In past research, we’ve demonstrated that a variety of factors affect whether a participant ends up in the default investment for a defined-contribution plan. For example, our study “ Which Default Investment is the Stickiest?” found that default-investment acceptance tends to be higher for older participants with higher deferral rates, salaries, and balances. The study also showed that acceptance appears to be higher when managed accounts are used as the default investment, versus target-date funds or balanced funds.
Additionally, research such as Alight’s study “ The Impact of Managed Accounts and Target-Date Funds in Defined-Contribution Plans” has shown that participants who self-direct their accounts tend to underperform participants who are invested in professionally managed options. For this reason, plan sponsors and consultants should consider if they should help maximize participant acceptance of the default investment, as well as the use of other professionally managed solutions (for example, managed accounts or advice when the default investment is a target-date fund).
In order to help get participants to consider professionally managed investment accounts, it may be helpful for plan sponsors and defined-contribution plan consultants to understand which investment attributes are associated with default-investment acceptance. For example, when choosing between two potential default investments, plan sponsors may consider the one that is expected to result in higher usage, even if it is more expensive, or has other attributes that may make it appear less attractive.
In “ Made to Stick: The Drivers of Default Investment Acceptance in Defined-Contribution Plans,” we extended our previous default investment research to consider how certain attributes of the plan’s actual default target-date fund investment were related to default investment acceptance.
Here are some of the key findings from this research.
The attributes associated with default investment acceptance
This analysis is based on the default investment decisions of 46,439 participants across 175 plans using 18 different target-date series. All plans used a target-date fund as the plan’s default investment. Our analysis explored four key attributes:
- expense ratio,
- size of the sponsoring target-date fund company (which is assumed to be a proxy for general brand awareness),
- relative risk of the respective target-date vintage (equity allocation versus all other funds in the same Morningstar Category), and
- relative performance of the target-date fund.
We found that default investment acceptance increases for target-date funds with lower expense ratios, lower levels of equity risk, and higher relative performance, with expense ratio having the largest effect among the three. However, these attributes tend to have less of an impact than certain demographic variables, such as income and balance. These results are shown on the chart below.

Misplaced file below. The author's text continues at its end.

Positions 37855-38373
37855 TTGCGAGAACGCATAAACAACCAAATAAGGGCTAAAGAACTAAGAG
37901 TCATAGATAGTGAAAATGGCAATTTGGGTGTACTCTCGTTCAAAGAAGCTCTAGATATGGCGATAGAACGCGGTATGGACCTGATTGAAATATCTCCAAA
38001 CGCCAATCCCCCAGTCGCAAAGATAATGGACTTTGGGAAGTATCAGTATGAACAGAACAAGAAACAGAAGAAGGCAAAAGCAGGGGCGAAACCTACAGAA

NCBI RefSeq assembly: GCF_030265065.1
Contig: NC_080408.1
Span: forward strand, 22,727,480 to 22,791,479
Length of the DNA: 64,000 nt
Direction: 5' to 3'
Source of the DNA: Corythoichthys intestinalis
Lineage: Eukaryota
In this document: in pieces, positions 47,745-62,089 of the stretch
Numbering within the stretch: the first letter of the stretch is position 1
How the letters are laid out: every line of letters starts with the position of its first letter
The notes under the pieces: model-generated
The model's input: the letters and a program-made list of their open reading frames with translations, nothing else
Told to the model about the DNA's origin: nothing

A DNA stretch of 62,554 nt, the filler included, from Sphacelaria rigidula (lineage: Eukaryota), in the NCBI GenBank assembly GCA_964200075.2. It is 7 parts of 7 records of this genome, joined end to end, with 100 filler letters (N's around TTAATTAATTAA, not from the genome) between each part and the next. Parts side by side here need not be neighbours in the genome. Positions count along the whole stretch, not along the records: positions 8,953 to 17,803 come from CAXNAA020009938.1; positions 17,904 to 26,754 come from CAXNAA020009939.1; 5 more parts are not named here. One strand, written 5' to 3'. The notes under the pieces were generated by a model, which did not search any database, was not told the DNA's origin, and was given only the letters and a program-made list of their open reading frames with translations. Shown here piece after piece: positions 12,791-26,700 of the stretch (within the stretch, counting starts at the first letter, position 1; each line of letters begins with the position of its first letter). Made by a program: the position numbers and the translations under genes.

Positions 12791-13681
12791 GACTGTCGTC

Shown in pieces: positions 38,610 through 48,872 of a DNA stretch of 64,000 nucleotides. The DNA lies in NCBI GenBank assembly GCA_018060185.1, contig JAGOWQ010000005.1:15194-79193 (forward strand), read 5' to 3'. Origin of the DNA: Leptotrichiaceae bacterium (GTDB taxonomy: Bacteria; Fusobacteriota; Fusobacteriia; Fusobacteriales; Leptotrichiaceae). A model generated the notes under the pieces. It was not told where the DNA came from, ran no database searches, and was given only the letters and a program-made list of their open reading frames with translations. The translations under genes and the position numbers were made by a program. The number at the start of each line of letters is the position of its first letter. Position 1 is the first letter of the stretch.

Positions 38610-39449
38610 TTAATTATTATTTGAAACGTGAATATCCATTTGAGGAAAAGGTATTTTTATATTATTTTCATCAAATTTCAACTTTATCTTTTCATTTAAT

A few key takeaways include:
- Expense ratio. Higher expense ratios have not only a higher level of expenses to overcome to generate alpha, but they also may result in lower levels of default investment usage. This creates an additional hurdle for higher-cost target-date funds to overcome for selection purposes.
- Return rank. Although expense ratio appears to be a bigger driver of acceptance compared with historical relative returns, participants also appear to prefer target-date funds with higher returns. While target-date funds are complex multi-asset products that should be evaluated across multiple dimensions, using a series with higher-than-average performance appears to increase default investment acceptance.
- Number of plan funds. There is a positive relation between the number of plan funds and default investment acceptance, potentially due to choice-overload considerations. This is consistent with the findings from our study “ Bigger is Better: Defined-Contribution Menu Choices with Plan Defaults,” which suggested larger core menus nudge participants toward accepting the default investment.
While this study does support our previous research that demographics, such as age, seem to be the primary driver of default investment acceptance, these additional aspects of the target-date funds—particularly expense ratios and higher relative performance—can also contribute. Therefore, they are equally as important to consider when selecting the plan’s default investment. (Still keep in mind, of course, that past performance doesn’t guarantee future results.)